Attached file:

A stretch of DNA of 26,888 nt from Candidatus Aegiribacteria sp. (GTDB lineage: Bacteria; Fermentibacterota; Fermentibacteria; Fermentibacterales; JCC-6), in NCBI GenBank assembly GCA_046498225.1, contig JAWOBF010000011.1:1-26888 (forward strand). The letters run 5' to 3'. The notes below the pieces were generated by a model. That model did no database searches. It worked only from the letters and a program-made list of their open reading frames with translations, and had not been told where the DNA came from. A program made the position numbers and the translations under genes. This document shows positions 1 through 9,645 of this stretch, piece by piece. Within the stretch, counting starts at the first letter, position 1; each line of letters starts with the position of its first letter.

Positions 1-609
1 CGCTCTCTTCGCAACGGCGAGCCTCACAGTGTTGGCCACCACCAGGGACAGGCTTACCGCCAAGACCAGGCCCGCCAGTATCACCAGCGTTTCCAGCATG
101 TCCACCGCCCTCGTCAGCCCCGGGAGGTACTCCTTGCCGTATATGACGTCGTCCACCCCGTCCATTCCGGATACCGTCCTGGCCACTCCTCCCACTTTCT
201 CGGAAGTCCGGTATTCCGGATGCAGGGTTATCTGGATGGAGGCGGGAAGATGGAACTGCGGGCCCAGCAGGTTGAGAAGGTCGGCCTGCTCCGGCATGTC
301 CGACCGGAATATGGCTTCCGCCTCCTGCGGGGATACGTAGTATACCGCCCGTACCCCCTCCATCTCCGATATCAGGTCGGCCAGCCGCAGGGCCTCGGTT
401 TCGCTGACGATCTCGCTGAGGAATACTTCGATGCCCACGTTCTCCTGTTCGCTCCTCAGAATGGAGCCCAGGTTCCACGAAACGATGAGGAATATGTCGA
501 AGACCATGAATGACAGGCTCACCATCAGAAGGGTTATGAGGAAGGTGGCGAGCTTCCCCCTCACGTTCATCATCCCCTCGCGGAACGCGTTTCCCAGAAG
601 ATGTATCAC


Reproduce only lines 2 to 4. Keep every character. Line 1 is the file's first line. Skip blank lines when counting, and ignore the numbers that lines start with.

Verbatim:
Positions 1-609
1 CGCTCTCTTCGCAACGGCGAGCCTCACAGTGTTGGCCACCACCAGGGACAGGCTTACCGCCAAGACCAGGCCCGCCAGTATCACCAGCGTTTCCAGCATG
101 TCCACCGCCCTCGTCAGCCCCGGGAGGTACTCCTTGCCGTATATGACGTCGTCCACCCCGTCCATTCCGGATACCGTCCTGGCCACTCCTCCCACTTTCT